I lifted that line directly from a Bird Martin essay at everyonehasastory.me. Go check it out, Bird is awesome.
So, I try really hard not to burden you people with angst-ridden, obsessive stories that cloud my judgement from time to time. But here it is , midnight on the day before I am to board a beautiful cruise boat with my four adorable, hilarious kids, and I am stewing over a petty rejection.
I have things to do, like printing out cruise boarding documents, and fleshing out a series of really cool essays I’d like to bring to you folks as we go along this trip.
I guess I would call this a “Piano Man” moment, you know the song where Billy Joel goes on about how stuck he is in a bar, where people put bread in his jar, and say “Man, what are you doing here?” This is utterly ridiculous, so here goes.
You folks know that I am still going to this older singles group at Mission Hills Church in Denver. I very nearly blew it off, as some of the relationships there were simply disguised napalm. But the silver lining was that I learned, as a single woman, how to handle destructive people in my life, and I did it without that benefit of a spouse. When I look back on it, that’s actually pretty cool. Mel Curtis, esteemed life coach, reminds me of how far I’ve come in my judgement since then. Josh, the pastor at the church, reminds me not to lie to myself. Here’s the lie “My judgement about new friends is simply terrible, I will never be able to make new friends as a single woman.”
Here’s the truth “I made mistakes in judgement. I have the Spirit of God to help me make better choices next time.” And then to write down the number of times since I’ve come to Mission Hills that my judgement has been pretty good, and I’ve made some pretty heartfelt friends.
Even then, that’s not entirely spot on. Another silver lining there is that I have learned that people who are older singles are generally that way for a reason. We have a hell of a lot of baggage to deal with. Every single one of us. The two mistakes I made were with people who were really, really good actors, and who denied any sort of baggage at all. MONSTER red flag for next time, and actually, when framed like that, I’m authentically grateful for the experience.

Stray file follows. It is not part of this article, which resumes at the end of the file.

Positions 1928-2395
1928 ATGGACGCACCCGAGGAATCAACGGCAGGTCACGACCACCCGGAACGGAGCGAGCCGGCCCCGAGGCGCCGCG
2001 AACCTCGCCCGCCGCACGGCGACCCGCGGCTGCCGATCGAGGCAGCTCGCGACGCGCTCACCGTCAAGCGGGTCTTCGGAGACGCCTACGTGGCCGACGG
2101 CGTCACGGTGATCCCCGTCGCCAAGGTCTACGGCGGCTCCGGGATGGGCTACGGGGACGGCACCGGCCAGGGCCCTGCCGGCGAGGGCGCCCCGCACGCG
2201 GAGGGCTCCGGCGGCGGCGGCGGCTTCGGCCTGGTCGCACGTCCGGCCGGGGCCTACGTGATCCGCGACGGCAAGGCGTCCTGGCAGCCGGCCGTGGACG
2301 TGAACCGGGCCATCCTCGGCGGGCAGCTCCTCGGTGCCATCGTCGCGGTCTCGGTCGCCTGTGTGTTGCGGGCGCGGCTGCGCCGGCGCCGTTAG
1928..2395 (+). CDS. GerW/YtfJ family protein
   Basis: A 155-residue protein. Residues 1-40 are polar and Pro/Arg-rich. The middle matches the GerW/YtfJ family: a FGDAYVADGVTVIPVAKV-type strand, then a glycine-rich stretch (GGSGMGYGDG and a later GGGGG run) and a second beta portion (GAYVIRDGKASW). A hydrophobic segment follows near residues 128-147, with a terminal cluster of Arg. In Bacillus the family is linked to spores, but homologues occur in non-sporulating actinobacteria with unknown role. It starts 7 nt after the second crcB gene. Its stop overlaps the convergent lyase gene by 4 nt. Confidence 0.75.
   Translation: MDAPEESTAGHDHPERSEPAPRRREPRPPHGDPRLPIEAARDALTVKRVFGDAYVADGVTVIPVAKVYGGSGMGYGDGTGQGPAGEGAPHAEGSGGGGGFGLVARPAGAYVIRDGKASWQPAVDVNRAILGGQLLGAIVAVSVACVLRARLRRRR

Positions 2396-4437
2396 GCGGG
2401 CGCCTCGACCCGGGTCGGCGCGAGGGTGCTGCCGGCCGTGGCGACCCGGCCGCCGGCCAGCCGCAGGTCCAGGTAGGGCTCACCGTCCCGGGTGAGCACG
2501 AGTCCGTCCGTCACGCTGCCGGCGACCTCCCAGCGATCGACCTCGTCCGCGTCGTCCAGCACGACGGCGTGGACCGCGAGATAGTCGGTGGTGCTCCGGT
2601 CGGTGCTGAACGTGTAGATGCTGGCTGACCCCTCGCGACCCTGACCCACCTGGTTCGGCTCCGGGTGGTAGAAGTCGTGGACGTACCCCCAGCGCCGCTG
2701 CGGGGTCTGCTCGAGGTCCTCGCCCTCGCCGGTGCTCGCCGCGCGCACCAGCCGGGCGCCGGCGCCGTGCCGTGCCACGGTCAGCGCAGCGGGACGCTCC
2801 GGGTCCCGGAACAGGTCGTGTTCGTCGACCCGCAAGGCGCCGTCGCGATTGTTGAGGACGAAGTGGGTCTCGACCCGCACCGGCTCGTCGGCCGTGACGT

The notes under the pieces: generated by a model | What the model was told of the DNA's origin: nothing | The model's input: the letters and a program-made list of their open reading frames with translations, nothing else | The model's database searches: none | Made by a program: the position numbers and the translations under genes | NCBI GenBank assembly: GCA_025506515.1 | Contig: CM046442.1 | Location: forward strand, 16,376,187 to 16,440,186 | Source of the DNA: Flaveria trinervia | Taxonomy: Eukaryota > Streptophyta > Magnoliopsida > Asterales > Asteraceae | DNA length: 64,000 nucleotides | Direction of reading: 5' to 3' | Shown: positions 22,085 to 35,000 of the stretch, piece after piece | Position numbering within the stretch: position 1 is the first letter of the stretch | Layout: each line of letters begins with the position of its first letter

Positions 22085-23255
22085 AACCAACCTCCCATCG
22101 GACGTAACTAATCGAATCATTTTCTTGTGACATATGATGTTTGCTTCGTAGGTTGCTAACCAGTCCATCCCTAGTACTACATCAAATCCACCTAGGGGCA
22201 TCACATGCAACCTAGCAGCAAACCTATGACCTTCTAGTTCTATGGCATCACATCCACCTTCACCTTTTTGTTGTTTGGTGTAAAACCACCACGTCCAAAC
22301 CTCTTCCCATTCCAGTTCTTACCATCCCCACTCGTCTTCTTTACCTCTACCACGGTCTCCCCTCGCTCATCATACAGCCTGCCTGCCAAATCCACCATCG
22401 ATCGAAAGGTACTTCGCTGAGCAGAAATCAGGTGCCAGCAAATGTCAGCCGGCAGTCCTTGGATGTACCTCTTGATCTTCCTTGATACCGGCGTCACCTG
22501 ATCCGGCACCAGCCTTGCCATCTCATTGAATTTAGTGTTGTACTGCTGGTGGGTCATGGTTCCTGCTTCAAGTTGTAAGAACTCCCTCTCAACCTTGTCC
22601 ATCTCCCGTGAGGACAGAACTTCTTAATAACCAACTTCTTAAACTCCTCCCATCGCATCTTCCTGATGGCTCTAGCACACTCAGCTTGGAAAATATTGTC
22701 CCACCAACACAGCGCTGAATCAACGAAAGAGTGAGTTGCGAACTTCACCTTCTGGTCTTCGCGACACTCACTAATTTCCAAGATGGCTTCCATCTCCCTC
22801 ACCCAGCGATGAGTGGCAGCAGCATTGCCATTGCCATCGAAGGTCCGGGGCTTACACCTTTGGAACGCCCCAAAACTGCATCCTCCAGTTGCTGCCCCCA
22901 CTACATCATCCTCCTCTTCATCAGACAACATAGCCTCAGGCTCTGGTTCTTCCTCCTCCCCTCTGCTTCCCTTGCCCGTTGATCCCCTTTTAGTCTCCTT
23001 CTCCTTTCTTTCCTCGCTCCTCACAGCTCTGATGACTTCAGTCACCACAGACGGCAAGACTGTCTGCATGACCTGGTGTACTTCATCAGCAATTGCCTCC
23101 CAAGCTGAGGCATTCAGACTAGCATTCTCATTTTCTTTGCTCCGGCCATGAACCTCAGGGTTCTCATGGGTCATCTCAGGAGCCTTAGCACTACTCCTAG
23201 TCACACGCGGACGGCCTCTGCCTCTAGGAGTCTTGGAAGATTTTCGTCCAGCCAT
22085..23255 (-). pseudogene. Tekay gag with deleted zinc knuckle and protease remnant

As I continue making new friends, I can look more clearly at their behavior, and ask myself “Are they acting like they have the world by the tail? Everything is fabulous? Think twice, Victoria. If that’s the case, why are they estranged from their parents? Why do they have no contact with their kids? Why do they have rocky relationships with other people? Hmmm…..”
Chris and I used to talk this stuff over into the wee hours of the night, and I can hardly tell you how much I miss that. He was a very relational person, and figuring out relationships with him was like breathing.
So anyway, back to the Meetup. I post a very friendly, generic greeting to a woman that I noticed had an interest in long-distance bike riding. I make a comment about her posted training schedule for a local ride and inquire if I might join the group.
(We made our first epic ride during the Newkirk Circle of Eights. Thirteen years ago we did Ride the Rockies, a remarkable seven day trek held annually over the wild territory of Colorado. My brother John was 38, my dad had turned 80, and Christopher had turned 8. I was thirty four,so no biggie there. It remains an awesome piece of family riding lore)
So, this woman, we’ll call Peg, took down the post, removed my comment, and didn’t care to reply. I discover, of course, that she’s friends with my mistakes at the meetup. Naturally.
AND what’s worse, that I give the situation any of my attention at all. Enough.
So, with that said, I’d like to tell all of you how much I prize your friendship. This teeny weeny little blog has blossomed into something really cool over the past year or so.
I would like to think that when we visit, I’m chatting with an audience of widows, widowers, people in the middle of loss, or simply isolated folks who wonder where the light is at the end of the tunnel.
I know that bunches of you are simply decent people. People who wonder what it’s like to walk in the other gal’s moccasins, and who stop by here to see what an accomplished, lonely, blessed, bereft, joyful widow looks like.
It’s a privilege to me to share with you the truths I stumble over. Things like there actually is a God who loves us and knows us pretty darn well. Truths that it’s pretty rough out there. Truths that even in the rough spots, life can be pretty damn good.
That said, join me tomorrow as my kids and I board Royal Caribbean’s “Allure”, the biggest cruise ship on the planet.
American excess always holds a great deal of humor for me, some light, and some dark. The “Allure” is a first world joke, from my point of view. It’s size is only exceeded by one single oil tanker, and an aircraft carrier somewhere in the Pacific.
Manufactured adventure like this is generally not my first choice. Brainless twit that I am, when my three college kids trained the “Mommy Guilt Rays” on me, I’m embarrassed to say I caved.
“Mom! We all have the same Spring Break! How often is that going to happen! We should do something really fun, like a cruise!”
Sigh, the little stinkers. So yes, I caved, and off we go the islands.
I love you all, and appreciate you listening. Cruise documents are almost done, dreamland, here I come.
Sleep well, friends.